Nokia At Risk Of Joining RIM And Palm
Watching Nokia slowly fall from the leadership role in the mobile industry is gut-wrenching. The company is at real risk of becoming a has-been like Palm.
Organizational changes Nokia announced Thursday mark the umpteenth time the company has attempted to reinvigorate its sagging smartphone business. They likely won't be the last strategic changes undertaken by Nokia, a company desperately struggling to ward off the undertaker.
The worst part about the announcements coming from Espoo, Finland, are not the 10,000 layoffs, not the closed plants and refocused business units, but that we've heard it all before. Once every eight months or so, Nokia heaves itself upright with shifts in its internal organization, shuffled executives, and facility changes. I feel like I've written this same story a dozen times since 2008, and each time it becomes more depressing.
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Nokia will reduce its headcount once again, this time trimming its workforce by about 20%. It will close up several plants in Europe and Asia, and will reorganize several existing plants to handle different tasks. It's going to cut off some organizational fat and promises to focus on its core smartphone business even more so than it already does. Several long-time executives are leaving the company later this month and will be replaced by others. Nokia promises it will invest in technologies that will make its phones stand out, and will renew efforts to make its feature phones successful in developing markets.
[ What would you think of a free Nokia Lumia 900? See Seton Hall Gives Nokia Windows Phones To Freshmen. ]
"We are increasing our focus on the products and services that our consumers value most while continuing to invest in the innovation that has always defined Nokia," said Stephen Elop, Nokia president and CEO. "We intend to pursue an even more focused effort on Lumia, continued innovation around our feature phones, while placing increased emphasis on our location-based services. However, we must re-shape our operating model and ensure that we create a structure that can support our competitive ambitions."
Blah, blah, blah. Excuse me if I don't believe a word of it.
Nokia needs to do one thing: sell more smartphones. Let's repeat that: Nokia Needs To Sell More Smartphones. Any effort that doesn't help it do that is wasted.
Nokia has taken a huge gamble on Microsoft's Windows Phone platform. So far, that gamble hasn't paid off. It announced in February 2011 that it would dump Symbian as its main smartphone platform and would instead go with Windows Phone. The result was an almost immediate plunge in sales of Symbian smartphones, which crushed Nokia's revenue throughout 2011. The company fielded its first Windows Phones, the Lumia 800 and Lumia 710, in late 2011 and the followed them up with the Lumia 900 and 610 later in the year.
Sales have been OK, but not spectacular. Nokia has not said exactly how many Lumia phones it has sold to date. We do know one thing about Lumia sales: they aren't anywhere close to sales of Google Androids and Apple iPhones.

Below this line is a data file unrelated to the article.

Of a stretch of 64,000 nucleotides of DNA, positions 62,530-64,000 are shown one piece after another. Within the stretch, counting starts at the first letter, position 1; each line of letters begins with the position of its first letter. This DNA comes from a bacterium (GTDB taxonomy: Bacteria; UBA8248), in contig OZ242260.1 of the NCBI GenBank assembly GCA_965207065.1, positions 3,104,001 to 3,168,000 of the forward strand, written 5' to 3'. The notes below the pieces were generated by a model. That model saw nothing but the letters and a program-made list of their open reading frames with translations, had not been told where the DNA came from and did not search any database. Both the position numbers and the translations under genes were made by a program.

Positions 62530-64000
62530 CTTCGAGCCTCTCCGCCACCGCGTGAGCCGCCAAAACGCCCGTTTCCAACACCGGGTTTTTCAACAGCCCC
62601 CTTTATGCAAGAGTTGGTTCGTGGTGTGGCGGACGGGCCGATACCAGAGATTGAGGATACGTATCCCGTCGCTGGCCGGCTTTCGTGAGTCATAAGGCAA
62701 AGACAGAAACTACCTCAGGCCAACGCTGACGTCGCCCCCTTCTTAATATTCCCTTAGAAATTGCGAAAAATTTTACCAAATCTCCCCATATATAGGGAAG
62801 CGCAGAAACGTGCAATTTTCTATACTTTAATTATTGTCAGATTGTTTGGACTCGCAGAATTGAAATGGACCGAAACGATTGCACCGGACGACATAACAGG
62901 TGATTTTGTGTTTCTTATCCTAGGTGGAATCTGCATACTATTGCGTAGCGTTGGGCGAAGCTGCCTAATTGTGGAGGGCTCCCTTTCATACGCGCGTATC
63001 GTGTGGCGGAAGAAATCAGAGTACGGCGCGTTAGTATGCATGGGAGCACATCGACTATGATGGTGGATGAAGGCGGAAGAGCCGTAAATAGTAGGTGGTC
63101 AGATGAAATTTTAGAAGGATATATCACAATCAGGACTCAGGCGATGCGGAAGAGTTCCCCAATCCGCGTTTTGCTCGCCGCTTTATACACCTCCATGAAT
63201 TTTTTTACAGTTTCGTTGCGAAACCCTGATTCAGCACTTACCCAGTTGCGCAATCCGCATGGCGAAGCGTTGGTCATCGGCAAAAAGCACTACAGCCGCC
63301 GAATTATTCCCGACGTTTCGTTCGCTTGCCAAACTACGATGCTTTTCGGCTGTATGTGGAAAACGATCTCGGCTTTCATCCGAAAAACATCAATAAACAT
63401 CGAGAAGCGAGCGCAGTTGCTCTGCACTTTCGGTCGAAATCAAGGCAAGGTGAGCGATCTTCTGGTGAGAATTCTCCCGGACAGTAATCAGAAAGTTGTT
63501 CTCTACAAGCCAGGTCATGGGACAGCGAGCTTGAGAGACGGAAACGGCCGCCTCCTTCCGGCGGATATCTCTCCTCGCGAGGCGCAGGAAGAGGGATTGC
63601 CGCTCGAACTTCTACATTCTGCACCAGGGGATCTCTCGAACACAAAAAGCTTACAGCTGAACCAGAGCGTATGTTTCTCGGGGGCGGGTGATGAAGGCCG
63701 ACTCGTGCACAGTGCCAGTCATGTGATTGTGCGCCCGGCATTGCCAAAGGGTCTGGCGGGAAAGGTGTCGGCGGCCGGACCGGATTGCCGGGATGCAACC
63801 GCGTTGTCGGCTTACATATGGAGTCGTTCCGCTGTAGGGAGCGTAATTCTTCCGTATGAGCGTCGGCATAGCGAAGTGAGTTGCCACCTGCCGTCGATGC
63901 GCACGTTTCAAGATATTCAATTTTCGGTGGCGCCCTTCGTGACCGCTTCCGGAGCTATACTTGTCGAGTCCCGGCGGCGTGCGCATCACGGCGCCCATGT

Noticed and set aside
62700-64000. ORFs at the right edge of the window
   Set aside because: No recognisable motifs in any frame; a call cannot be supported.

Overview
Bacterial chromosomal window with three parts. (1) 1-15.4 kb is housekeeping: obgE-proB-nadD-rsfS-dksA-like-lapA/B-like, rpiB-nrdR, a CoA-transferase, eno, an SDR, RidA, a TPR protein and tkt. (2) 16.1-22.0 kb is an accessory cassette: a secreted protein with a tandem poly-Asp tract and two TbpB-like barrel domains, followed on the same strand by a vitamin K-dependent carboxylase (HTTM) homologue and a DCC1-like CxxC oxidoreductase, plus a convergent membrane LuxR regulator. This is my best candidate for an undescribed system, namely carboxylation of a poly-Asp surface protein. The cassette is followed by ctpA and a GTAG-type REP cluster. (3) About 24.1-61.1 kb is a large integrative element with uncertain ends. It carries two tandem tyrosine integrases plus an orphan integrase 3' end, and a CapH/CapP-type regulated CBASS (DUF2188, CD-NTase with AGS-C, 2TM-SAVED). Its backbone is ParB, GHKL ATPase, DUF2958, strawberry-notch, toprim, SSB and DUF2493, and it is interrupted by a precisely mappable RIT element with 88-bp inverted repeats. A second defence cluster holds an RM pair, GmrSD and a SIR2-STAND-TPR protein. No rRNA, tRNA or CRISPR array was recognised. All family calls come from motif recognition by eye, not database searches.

The danger facing Nokia is that it smartphone sales may not sustain it financially in the long term. Nokia has pared down its sprawling business units, but is still burning through cash. Nokia's finances are facing a two-pronged attack. First, the transition from Symbian to Windows Phone requires a significant capital investment. It doesn't help that the company has reorganized itself repeatedly over the years and has had to clean house at the executive level. Second, the nosedive in Symbian smartphone sales has crushed Nokia's revenue, further constraining its cash position.
What's bothering investors is that Nokia has two bonds coming up that it might default on. Its bonds are already rated at junk status. The first amounts to 1.25 billion Euros of 5.5% maturing in 2014. That represents more than a quarter of Nokia's current cash reserves. The second bond, for 500 million Euros at 6.25%, doesn't mature until 2019. Some analysts polled by Reuters don't think Nokia will have the cash to pay either.
We've read about problems such as these before. I'm talking about Palm and Research In Motion. Palm tried very hard to relaunch itself as a premier smartphone maker with webOS and the Pre, Pixi, Veer, and other smartphones. Sales of those devices, however innovative they may have been, weren't enough to keep the company afloat. Despite the fact that HP acquired Palm, it didn't back it up financially and the entire company was eventually lost.
RIM is in a similar position. It is struggling to relaunch itself with a new platform and new hardware, but its time is running out. The company has hired bankers to explore strategic options (which often means a sale of some sort), and sales of its BlackBerry smartphones have taken a beating thanks to Android and the iPhone.
Nokia and RIM are both in danger of entirely failing to compete with Android and the iPhone. Some question whether or not Nokia should have chosen Android instead of Windows Phone. It if had, there's no doubt it would be selling more devices--though at the cost of its soul.
I don't want to see Nokia go the way of Palm, but it is looking more and more probable of late. We can only hope that Nokia's latest organizational change is the one that sticks and effects actual change in the company.
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